Indeed, in the opinion of some commentators, it is in the nature of the technology to devalue such democratic discourse. There is, in the programmes contained within the new technology, a change in our culture so fundamental that as Talbott says, in his cautionary work, 'The Future Does not Compute,'113 "computers and the Net have become the most highly perfected means yet for the scattering of the self beyond all recall." There are, in short, profound implications for identity in the information age.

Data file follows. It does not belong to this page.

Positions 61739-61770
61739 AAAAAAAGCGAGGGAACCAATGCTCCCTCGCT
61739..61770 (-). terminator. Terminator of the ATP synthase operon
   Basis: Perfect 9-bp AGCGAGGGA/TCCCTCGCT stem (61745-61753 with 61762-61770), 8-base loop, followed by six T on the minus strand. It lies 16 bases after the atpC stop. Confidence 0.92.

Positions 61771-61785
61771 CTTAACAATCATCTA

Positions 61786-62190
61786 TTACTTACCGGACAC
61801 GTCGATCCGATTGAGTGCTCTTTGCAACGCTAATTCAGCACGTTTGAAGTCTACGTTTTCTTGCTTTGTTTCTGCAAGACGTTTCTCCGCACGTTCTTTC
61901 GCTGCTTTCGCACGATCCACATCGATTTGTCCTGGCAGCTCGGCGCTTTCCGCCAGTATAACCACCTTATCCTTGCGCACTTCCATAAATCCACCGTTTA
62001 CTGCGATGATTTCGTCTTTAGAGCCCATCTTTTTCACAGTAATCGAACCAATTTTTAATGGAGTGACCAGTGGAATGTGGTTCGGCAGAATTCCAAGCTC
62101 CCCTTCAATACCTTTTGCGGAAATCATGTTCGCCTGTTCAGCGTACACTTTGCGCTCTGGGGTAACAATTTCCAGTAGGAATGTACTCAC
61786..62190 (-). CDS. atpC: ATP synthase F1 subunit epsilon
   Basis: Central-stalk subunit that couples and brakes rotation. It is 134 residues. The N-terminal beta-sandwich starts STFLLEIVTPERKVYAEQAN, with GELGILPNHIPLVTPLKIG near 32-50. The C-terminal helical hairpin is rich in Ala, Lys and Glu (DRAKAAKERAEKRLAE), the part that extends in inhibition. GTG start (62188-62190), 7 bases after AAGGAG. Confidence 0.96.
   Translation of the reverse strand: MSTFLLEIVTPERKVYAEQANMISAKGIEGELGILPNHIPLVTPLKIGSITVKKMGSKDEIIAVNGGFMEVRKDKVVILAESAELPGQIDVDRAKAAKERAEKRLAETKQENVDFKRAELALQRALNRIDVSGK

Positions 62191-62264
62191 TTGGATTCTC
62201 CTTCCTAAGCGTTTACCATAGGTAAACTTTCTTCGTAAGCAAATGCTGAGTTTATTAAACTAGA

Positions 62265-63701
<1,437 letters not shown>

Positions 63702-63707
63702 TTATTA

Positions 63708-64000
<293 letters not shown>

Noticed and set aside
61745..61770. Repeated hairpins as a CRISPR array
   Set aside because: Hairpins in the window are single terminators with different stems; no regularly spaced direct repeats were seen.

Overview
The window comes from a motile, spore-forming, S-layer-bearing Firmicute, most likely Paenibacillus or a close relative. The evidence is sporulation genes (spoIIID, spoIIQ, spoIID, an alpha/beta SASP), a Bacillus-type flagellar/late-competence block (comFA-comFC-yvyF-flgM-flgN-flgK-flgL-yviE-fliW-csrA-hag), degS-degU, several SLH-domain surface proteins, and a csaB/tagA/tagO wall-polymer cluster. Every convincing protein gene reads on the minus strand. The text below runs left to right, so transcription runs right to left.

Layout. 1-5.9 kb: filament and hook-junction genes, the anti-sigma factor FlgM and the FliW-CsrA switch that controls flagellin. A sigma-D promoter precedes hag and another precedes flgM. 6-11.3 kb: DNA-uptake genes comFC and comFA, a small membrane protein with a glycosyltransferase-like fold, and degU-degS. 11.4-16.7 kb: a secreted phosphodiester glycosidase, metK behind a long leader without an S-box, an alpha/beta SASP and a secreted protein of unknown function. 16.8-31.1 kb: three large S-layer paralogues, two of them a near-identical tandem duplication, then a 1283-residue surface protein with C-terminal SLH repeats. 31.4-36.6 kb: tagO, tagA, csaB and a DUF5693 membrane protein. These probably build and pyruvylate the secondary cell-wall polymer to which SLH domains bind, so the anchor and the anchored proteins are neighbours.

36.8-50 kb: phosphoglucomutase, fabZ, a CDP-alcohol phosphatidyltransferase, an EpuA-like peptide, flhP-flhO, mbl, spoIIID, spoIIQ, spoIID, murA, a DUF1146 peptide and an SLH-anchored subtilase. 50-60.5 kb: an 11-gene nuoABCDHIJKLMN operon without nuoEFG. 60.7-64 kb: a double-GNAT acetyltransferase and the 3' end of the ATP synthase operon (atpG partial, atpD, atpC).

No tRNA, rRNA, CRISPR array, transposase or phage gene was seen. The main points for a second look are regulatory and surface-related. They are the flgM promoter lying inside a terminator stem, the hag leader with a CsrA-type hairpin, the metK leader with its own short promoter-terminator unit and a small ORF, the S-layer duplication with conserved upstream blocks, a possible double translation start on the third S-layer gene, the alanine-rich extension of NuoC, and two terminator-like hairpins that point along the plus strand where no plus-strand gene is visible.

Citing the "arrogant nonsense" that instant availability of information the world over must necessarily be of paramount importance to researchers, Talbott comments, "That the latest information should have become such a shrill concern is itself evidence that efforts to grasp new and deeper meaning - to see the world more profoundly and with new eyes - are giving way to a mindless accumulation of data and opinion."114 It is a commonplace to those au fait with the Net that the hypertext button is little different from the remote control on one's TV set - easily pressed, and often, in a digital dash around the planet.